9. The amendment to Sub-section (1) of Section 20 brought about by Act 33 of 1986 dispensing with the first day of July as the starting point for reckoning the period of five years need not necessarily result in any amendment to subsection (5) of Section 7. It would have been more appropriate had there been a corresponding amendment to Sub-section (5) of Section 7, cannot be a valid argument for the purpose of ignoring the specific legislative mandate. It is not the function of this Court to go into questions of propriety or how better results could have been achieved by the Legislature if a certain device had been adopted.
10. The fact remains that by the application of Section 7(5) the petitioners cannot continue in office beyond 30-6-92. Sub-section (5) cannot be said to be unconstitutional either on the ground of violation of Article 14 or want of legislative competence. In such a situation it is not permissible to resort to the device of reading down the provision in order to enable the petitioners to continue in office for five years with effect from the date of first meeting of the municipal council. The doctrine of reading down, it appears, first originated in the public law of Australia in the celebrated case of D'Emden v. Pedder, (1904) 1 C.L.R. 91. According to an Australian jurist:
"Reading down puts into operation the principle that so far as it is reasonably possible to do so, legislation should be construed as being within power. It has the practical effect that where an Act is expressed in language of a generality which makes it capable, if read literally, of applying to matters beyond the relevant legislative power, the court will construe it in a more limited sense so as to keep it within power......Being no more than a technique of construction, reading down yields to any contrary intention appearing in the Act. The most obvious way in which a contrary intention can appear is by means of explicit language.", Colin Howard, "Australian Federal Constitutional Law" Second Edition P. 18.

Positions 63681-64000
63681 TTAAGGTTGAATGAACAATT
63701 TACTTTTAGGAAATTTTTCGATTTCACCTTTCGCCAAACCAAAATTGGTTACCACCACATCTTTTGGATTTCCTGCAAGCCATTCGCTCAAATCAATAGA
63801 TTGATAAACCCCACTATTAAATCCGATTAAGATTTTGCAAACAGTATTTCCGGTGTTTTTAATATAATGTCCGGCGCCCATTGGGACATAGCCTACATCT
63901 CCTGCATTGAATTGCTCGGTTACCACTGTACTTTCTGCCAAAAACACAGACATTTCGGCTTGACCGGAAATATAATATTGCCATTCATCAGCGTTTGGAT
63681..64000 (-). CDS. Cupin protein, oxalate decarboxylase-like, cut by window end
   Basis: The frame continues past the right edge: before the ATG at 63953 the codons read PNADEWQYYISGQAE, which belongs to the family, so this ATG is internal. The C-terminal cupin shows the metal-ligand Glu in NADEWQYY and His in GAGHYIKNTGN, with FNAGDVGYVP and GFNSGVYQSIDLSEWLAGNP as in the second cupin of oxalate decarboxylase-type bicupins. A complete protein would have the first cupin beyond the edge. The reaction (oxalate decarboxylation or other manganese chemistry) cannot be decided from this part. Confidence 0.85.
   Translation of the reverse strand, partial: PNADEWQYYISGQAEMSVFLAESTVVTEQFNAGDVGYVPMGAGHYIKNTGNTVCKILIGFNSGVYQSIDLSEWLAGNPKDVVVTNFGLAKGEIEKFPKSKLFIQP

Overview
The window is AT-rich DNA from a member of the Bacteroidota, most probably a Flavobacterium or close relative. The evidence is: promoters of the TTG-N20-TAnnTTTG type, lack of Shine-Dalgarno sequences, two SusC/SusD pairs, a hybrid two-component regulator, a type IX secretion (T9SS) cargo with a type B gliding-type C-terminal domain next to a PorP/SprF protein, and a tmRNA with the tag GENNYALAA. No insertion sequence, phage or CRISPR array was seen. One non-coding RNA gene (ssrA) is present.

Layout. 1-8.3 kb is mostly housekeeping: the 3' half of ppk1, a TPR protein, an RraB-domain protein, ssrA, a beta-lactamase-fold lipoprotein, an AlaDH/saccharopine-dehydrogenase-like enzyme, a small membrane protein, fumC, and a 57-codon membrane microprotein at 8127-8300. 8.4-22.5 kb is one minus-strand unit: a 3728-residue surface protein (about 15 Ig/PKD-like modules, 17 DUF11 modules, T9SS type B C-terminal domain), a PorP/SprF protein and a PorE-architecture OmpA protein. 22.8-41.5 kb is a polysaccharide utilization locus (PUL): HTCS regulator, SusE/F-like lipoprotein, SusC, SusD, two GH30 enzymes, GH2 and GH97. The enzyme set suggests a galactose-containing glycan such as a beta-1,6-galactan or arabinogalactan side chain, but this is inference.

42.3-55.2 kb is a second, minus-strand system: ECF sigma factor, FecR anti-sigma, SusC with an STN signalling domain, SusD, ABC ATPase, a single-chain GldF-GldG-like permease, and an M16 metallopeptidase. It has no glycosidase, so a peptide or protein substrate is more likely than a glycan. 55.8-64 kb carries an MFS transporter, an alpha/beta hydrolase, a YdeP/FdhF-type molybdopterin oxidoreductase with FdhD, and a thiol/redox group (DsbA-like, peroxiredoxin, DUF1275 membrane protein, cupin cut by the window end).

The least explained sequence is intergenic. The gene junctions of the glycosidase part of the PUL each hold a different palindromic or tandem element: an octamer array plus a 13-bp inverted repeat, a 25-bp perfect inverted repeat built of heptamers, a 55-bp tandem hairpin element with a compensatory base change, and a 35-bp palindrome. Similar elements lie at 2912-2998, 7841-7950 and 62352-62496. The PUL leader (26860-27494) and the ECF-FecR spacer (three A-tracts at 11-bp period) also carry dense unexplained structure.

11. If a provision of law, when read literally, is in conflict with any of the guaranteed fundamental rights or outside the legislative competence, the device of reading down the provision is resorted to by Courts (vide In Re: Hindu Women's Rights to Property Act, AIR 1941 FC 72; All Saints' High School v. Govt. of A.P., and
Bhim Singh v. Union of India, .)
12. There is no merit in the contention that Sub-section (5) of Section 7 became otiose after the amendment of Sub-section (1) of Section 20. No part of the provision should be construed as superfluous is an accepted principle of interpretation. There is no superfluity in Sub-section (5) of Section 7. It is an integral part of a rational scheme envisaged by the legislature in regard to the newly constituted municipalities and the counter-affidavit rightly says that the object is to enable the municipalities constituted in one year to go for polls at the same time. The position under the unamended law prior to coming into force of Act 33 of 1986 did not ensure uniform tenure of five years both for old and new municipalities. It is not possible in the context of Section 20(1) and 7(5) to conduct elections at one time to all the municipalities, old and new, and so the Act takes care to ensure holding of elections at one time in respect of municipalities brought into being in one year. The statute, also provides for extension of tenure, (proviso to 20(1)(a) and the proviso to Sub-section (3) of Section 23) to overcome difficulties, if any, in this regard.
13. It is needless to mention that right to contest in an election is not a fundamental right; the para meters of the right is regulated by the relevant statute. The petitioners when they contested in the elections were aware of their tenure. Even otherwise it is open to the Legislature, by appropriate legislation, to regulate and determine the tenure of an elective office. The theory of legitimate expectations has no relevance in judging the legality of a legislative enactment; that applies only to actions of public officials and public bodies.
14. For the foregoing reasons the writ petitions fail and accordingly they are dismissed. There shall be no order as to costs.